The audio is the best part of the game. Okay, if I had to pick one thing about this game that would make me pee my pants, it would have to be the sound. I would not, I repeat would not recommend surround sound on this game-unless you didn't want to sleep at night. I don't think I could even fathom what true surround sound would be like on this game, but just the thought of it scares the bajeebees out of me. The first time a dead guy lumbers towards you making sickening noises, and every time after that, you know you're in for a frightening treat for whatever awaits you around the corner. Plus, this game offers everyone's favorite scary sound: a little kid calling you from somewhere. If you've seen "The Haunting", you know what I'm talking about.

On a lighter note, the main characters' voices are awesome, and even a little funny. Especially Jaunty-a snake that has an Irish accent. Classic! During the cut scenes, everything is spoken, as well as subtitled, but it can sometimes be hard to follow with all the different accents floating around. I just wish the subtitles were easier to read. The music sets the mood perfectly, leaning on the Turok 2 style, but with a Deadside twist. Now a problem I've come across with the music is that it sometimes cuts out, leaving you in a dead silence for short periods of time. I'm not quite sure if this was intentional to add atmosphere to the game, but it is sort of annoying. Even so, sound compression was taken to immeasurable heights with this game, spared no expenses.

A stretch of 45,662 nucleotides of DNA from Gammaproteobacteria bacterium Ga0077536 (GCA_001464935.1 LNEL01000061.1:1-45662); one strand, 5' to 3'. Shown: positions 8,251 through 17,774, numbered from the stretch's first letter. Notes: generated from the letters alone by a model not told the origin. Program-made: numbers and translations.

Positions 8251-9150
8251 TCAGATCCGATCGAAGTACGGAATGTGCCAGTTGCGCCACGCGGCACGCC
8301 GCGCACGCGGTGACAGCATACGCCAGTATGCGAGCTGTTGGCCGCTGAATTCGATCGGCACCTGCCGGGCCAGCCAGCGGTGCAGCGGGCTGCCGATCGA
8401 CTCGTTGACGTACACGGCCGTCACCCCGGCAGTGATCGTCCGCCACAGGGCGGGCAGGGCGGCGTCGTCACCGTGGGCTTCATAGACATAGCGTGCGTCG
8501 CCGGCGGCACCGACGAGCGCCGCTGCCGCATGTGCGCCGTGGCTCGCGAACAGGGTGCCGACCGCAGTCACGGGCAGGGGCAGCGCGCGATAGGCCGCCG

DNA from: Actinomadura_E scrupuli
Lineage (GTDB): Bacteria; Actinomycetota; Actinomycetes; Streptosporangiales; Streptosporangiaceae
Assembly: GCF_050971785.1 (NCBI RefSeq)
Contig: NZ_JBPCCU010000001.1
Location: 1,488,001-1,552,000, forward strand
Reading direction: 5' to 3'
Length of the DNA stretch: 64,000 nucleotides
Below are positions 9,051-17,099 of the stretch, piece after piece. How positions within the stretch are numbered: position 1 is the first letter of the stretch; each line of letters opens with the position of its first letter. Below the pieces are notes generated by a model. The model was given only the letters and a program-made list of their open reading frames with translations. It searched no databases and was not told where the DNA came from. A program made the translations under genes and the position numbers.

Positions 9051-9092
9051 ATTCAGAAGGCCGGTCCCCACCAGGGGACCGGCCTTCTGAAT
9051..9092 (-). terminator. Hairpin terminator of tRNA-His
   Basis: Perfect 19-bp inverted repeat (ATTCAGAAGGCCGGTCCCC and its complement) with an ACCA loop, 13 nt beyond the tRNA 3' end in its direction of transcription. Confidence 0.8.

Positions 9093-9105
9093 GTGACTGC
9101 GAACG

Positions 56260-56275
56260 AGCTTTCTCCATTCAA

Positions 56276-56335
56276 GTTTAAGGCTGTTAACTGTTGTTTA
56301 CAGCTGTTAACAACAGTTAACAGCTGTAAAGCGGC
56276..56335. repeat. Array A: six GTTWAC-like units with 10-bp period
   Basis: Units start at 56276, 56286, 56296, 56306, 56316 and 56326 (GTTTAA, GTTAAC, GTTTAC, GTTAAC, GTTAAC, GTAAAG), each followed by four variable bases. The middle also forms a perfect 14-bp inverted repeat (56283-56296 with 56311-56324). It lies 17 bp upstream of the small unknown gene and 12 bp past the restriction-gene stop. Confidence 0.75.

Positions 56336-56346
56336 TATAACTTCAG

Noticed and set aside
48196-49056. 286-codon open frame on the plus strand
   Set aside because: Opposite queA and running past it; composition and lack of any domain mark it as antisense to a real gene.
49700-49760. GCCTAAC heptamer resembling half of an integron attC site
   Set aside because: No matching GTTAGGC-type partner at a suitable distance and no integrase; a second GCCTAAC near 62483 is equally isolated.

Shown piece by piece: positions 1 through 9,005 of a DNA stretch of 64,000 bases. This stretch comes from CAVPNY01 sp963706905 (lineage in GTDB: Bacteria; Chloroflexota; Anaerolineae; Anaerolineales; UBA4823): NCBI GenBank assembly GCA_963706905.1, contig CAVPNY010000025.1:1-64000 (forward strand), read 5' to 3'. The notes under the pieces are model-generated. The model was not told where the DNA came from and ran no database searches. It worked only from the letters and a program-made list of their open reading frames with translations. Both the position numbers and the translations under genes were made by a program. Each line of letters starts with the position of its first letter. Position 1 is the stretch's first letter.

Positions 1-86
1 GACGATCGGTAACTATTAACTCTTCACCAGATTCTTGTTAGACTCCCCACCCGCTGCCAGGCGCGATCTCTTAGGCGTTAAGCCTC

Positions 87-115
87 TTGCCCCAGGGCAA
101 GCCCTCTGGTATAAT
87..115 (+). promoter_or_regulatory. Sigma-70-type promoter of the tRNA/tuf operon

Was I satisfied? Overall, ShadowMan is an immensely satisfying game. Even though it may bring out phobias you never knew you had, the rush you get from it can only be compared to that of Zelda 64. While it may start to collect dust once you've finished, the journey to get there is long and powerful. The game has been dubbed "The most mature game for the N64," and is rightfully.

I would replay Shadowman more than once. Its creepy story will draw you back into the game, even after you have beaten it for a first time. Although it won't be as fun as the first time you played the game, you'll still get the eerie feelings after you shut off the game. My advice is if you can handle it, play at night, the darker the better. You will be more scared than ever, well that if you want that to happen!

Bottom Line
Umm...I think I just wet myself.